Brampton, Norfolk

This website is for the village of Brampton in Norfolk. The village is linked through the Parish Council with the neighbouring historic hamlet of Oxnead.

Brampton is one of the smallest villages in Norfolk and is almost certainly the smallest of all the places with the same name throughout the world. The village is located in the valley of the River Bure some 2.5 miles from the market town of Aylsham.

The village sign (above) gives a clue to the fact that the village has a rich history. Archaeological finds go back to the neolithic era but much dates from Roman times when the site was a bustling industrial centre with maritime links to the rest of the empire. Pottery and metal products were the main items manufactured here. The village sign is based on a Roman artefact discovered in the village which can now be seen in Norwich Castle Museum. Excavations in the 1960’s & 70’s uncovered a Roman bath house and much evidence of industrial activity. It also identified the location of the port area from where the manufactured items were exported.

The River Bure was navigable through Brampton until 1912 when wherries (Norfolk cargo carrying river boats) would transit to the mill at Aylsham. Brampton itself had a staithe (landing place) and at least one wherry was based here. Today the head of navigation is Coltishall from where the Bure forms an important part of the Broads network as it wends its way to Great Yarmouth.

Today the village is unspoilt and very quiet. Visitors on foot, bike or horseback are very welcome but our narrow lanes and lack of parking makes a visit by car very difficult. There is a station at Brampton on the Bure Valley Railway; a footpath and cycle way runs alongside.

There are a number of footpaths in and around Brampton. One of the favourites is the causeway path (known as the ‘Karnser’) that leads to Burgh-next-Aylsham. This route crosses the Bure by way of the Cradle Bridge and then crosses the churchyard of St. Mary’s Church in Burgh.

St. Peter’s Church Brampton lies at the north of the village at the end of a shallow ridge which overlooks the river valley.  The church is one of the 124 ‘round-tower’ churches of Norfolk and is Grade II* Listed Building.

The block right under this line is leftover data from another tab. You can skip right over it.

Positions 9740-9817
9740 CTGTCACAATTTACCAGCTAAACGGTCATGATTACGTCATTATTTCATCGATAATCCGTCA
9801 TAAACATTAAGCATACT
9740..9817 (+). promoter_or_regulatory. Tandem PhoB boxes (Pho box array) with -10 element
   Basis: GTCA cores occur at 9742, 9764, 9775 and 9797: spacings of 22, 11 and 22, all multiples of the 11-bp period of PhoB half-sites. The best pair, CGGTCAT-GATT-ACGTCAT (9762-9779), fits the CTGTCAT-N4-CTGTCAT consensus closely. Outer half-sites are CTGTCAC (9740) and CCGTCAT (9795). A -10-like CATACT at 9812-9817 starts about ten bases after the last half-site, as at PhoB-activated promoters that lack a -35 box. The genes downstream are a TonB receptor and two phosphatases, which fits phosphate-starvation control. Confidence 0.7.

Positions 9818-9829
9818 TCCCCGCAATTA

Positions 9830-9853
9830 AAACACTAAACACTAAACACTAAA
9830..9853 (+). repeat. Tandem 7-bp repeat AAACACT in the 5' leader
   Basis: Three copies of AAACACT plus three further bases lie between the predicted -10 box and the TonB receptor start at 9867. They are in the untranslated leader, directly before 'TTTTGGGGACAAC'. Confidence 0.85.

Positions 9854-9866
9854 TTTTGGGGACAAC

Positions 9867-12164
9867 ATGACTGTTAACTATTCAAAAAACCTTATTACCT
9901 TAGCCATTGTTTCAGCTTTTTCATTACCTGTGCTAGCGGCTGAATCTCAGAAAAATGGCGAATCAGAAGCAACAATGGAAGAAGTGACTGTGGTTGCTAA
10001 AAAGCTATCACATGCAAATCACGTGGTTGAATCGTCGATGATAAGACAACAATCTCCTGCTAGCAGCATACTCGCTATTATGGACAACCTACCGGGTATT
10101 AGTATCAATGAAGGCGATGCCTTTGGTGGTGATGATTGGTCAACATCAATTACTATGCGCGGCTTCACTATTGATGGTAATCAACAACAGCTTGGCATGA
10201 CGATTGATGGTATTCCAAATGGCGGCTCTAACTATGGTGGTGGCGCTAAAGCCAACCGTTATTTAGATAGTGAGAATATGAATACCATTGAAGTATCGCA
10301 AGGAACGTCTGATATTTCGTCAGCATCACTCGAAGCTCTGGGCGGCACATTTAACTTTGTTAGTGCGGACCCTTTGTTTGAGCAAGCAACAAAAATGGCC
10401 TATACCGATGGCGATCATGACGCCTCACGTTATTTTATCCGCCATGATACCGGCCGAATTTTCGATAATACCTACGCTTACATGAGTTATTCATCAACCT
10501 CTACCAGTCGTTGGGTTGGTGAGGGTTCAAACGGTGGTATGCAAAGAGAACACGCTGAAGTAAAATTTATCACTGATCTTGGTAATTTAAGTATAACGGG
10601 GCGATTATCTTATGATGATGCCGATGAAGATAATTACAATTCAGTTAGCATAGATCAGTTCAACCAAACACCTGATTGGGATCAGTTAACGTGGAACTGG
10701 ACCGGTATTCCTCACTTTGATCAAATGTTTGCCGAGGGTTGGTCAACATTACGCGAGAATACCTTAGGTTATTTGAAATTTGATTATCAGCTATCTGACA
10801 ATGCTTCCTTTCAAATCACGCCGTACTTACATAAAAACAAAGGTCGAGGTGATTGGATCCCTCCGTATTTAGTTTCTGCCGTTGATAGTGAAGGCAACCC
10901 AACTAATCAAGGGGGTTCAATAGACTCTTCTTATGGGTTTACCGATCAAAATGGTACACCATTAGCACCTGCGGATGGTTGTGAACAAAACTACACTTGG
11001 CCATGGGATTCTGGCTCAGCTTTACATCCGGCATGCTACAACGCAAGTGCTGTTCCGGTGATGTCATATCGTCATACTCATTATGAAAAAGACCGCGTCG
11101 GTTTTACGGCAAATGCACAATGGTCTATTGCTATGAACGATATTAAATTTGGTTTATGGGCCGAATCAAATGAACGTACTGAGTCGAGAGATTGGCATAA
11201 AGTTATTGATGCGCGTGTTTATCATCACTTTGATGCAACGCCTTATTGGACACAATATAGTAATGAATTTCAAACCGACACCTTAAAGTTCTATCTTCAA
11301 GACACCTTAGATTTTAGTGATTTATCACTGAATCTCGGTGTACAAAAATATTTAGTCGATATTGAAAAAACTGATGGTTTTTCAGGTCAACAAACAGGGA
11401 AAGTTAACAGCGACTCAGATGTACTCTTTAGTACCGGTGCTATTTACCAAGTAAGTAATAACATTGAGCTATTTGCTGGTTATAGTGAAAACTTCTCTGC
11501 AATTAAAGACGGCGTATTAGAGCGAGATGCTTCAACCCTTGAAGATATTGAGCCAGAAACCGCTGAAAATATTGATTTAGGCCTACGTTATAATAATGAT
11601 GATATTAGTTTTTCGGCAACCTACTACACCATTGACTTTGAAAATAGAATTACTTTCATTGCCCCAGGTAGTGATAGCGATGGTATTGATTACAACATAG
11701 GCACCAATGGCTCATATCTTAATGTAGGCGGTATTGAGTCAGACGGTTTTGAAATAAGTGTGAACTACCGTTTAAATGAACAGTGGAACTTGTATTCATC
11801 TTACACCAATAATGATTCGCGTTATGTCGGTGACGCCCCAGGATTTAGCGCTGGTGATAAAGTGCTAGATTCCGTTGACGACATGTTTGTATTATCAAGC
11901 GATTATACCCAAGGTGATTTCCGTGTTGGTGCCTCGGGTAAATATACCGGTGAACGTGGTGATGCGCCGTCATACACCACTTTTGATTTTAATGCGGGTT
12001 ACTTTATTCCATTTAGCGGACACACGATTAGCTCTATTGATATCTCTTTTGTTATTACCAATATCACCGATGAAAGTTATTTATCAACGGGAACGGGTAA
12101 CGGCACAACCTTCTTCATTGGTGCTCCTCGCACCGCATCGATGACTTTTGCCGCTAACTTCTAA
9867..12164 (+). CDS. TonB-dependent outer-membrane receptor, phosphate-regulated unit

This entry was posted in Home, News and tagged , , , , . Bookmark the permalink.

3 Responses to Brampton, Norfolk

  1. Barbara Chapman says:

    Hello, not sure if this is the place to send my request but I thought that someone may know if there are any of the Mack Family still living in the village?
    I have found literally hundreds of relatives born or living in the village, pleas quite a lot that were born or died in the old workhouse in Buxton.
    I know that my Macks also ran the Cross Keys pub as well.
    So I would like to request that if there are any Macks still there they might be allowed access to my email address? I would love to hear from them.
    Thank you


    • marklittle says:

      Dear Barbara

      Thank you for your email – sorry for the lateness of my reply. Sadly there are no longer Macks living in the village. Susan ‘Bubbles’ Mack was the last one to do so and she died two or three years ago. He brother, Arthur, predeceesed her (perhaps by ten years or so). They lived in a flat near the Old Cross Keys pub. There are a number of relations living in the wider area – nephews who kept in touch with them and continue to do so with some in the village. I am not certain of any of their email addresses, but I am sure that there landline numbers would be available.



  2. Barbara says:

    Thank you so much Mark.
    After searching for many years I have hit a brick wall but it’s good to know that there are still some Macks in the area. I will try to look up the landline numbers as suggested.

    Many thanks

Leave a Reply

Your email address will not be published.